There once lived a boy who used to be me

Just read a few lines from the beginning of The Lives of Grandmasters, a narrative non-fiction story from The Book of My Lives by Aleksandar Hemon. A pang, a strike, and I want to read all of it now. Reproducing the words below:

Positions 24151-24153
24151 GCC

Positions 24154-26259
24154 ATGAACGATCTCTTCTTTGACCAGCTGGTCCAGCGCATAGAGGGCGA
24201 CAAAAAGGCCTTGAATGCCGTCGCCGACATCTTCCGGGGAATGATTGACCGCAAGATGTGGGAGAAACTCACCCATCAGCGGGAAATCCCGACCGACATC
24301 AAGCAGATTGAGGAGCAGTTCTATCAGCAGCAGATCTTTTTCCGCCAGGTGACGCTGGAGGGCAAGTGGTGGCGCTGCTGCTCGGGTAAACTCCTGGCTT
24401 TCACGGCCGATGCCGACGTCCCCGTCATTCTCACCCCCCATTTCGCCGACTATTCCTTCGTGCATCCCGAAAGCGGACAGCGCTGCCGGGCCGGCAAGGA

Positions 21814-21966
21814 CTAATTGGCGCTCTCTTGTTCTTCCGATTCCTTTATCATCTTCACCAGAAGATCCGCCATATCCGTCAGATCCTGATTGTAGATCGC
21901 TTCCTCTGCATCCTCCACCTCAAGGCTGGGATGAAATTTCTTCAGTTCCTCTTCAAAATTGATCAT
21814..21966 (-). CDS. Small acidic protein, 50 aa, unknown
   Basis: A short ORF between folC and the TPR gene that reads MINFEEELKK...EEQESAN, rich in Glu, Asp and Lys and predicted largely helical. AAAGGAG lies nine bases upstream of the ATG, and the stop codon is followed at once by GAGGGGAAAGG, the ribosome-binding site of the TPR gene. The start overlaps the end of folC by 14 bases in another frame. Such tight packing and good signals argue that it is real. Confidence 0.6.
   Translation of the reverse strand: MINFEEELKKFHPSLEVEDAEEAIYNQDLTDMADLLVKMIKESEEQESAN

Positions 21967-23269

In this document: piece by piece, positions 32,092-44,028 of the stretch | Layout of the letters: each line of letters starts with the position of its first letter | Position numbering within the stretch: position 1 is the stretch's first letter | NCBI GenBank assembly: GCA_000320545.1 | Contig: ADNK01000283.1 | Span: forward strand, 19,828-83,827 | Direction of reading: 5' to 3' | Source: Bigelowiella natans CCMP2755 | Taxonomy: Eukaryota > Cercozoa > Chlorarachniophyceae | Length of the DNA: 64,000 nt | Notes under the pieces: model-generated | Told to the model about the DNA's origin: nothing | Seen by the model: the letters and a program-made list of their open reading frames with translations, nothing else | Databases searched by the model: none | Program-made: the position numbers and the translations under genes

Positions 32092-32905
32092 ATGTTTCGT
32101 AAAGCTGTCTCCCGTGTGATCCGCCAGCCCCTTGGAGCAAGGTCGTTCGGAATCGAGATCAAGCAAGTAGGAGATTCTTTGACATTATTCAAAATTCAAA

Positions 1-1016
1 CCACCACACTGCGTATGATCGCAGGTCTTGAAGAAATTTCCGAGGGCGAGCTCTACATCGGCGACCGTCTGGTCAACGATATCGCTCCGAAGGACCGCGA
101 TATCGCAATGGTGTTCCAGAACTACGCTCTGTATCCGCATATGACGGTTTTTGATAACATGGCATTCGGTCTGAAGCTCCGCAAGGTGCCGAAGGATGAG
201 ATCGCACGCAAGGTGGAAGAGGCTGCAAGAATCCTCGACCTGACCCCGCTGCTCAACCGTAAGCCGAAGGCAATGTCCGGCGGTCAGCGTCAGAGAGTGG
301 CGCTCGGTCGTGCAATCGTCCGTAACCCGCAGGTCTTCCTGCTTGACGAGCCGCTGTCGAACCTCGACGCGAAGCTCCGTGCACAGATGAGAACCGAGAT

I do not know how old I was when I learned to play chess. I could not have been older than eight, because I still have a chessboard on whose side my father inscribed, with a soldering iron, “Saša Hemon 1972.” I loved the board more than chess — it was one of the first things I owned. Its materiality was enchanting to me: the smell of burnt wood that lingered long after my father had branded it; the rattle of the thickly varnished pieces inside, the smacking sound they made when I put them down, the board’s hollow wooden echo. I can even recall the taste — the queen’s tip was pleasantly suckable; the pawns’ round heads, not unlike nipples, were sweet. The board is still at our place in Sarajevo, and, even if I haven’t played a game on it in decades, it is still my most cherished possession, providing incontrovertible evidence that there once lived a boy who used to be me.

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